Proponents of drilling also pointed out that California is the largest consumer of oil in the United States and imports more than half of it to the state, and drilling in Carpinteria could alleviate some of that burden. “California uses 1.6 million barrels of oil a day and only produces 600,000, and the environmental impact of importing this much oil is astronomical,” said Livett. “Venoco is not Big Oil. We are committed to environmental protection.”
On the opposite side of the fence are many Carpinteria residents who wish to maintain the integrity of the bluffs and insist there is no such thing as safe oil. Gail Marshall of GOO (Get Oil Out) said Carpinteria “places a high priority on the bluffs” and encouraged the council to recall the aftermath of the 1969 Santa Barbara oil spill, the largest oil spill in California history. Some opponents of drilling are also indifferent to the Paredon Project’s potential for revenue. They maintained that Carpinteria garners most of its revenue from tourism and strongly urged the council to ban drilling at the site.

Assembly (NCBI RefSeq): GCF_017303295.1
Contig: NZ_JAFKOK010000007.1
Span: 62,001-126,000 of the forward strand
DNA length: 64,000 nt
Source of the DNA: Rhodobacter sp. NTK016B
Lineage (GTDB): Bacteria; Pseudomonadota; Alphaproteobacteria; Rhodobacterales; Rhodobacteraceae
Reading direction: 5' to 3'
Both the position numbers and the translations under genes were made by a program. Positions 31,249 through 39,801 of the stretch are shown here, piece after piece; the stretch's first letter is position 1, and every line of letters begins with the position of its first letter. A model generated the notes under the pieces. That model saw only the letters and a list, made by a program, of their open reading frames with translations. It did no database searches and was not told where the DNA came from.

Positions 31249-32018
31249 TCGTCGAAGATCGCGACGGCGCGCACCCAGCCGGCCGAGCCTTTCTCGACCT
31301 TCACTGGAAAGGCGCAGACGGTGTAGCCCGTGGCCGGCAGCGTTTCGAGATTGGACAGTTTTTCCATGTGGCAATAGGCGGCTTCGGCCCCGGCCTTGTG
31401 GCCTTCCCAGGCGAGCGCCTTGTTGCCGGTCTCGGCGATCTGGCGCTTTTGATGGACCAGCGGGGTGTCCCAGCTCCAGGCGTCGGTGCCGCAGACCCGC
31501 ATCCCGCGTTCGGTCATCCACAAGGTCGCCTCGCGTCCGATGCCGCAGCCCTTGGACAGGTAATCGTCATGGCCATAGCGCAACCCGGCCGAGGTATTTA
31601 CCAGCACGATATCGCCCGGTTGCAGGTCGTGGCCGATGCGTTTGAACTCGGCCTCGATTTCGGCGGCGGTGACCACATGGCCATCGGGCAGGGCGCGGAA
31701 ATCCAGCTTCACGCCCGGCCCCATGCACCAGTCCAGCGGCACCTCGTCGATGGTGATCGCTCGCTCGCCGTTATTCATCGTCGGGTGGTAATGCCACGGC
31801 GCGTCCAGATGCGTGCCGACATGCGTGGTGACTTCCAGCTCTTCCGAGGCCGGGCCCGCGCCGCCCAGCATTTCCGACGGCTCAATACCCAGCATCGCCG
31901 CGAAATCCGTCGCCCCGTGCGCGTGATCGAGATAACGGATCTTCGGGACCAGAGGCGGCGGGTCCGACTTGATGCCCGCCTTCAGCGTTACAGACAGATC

However, city attorneys have expressed that Carpinteria would be vulnerable to litigation following such an action. In fact, “Any action here raises the possibility of litigation,” said Deputy City Attorney Jena Shoaf.
In conclusion, Mayor Brad Stein, who reiterated that the city has never shied away from litigation, said, “We will go forward with long-term planning and Venoco will go forward with its application.”
The next City Council meeting will take place on Monday, Dec. 8, at 5:30 p.m. in the Council Chamber at City Hall, 5775 Carpinteria Ave.



 

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Medels take field at Mile High

Medels take field at Mile High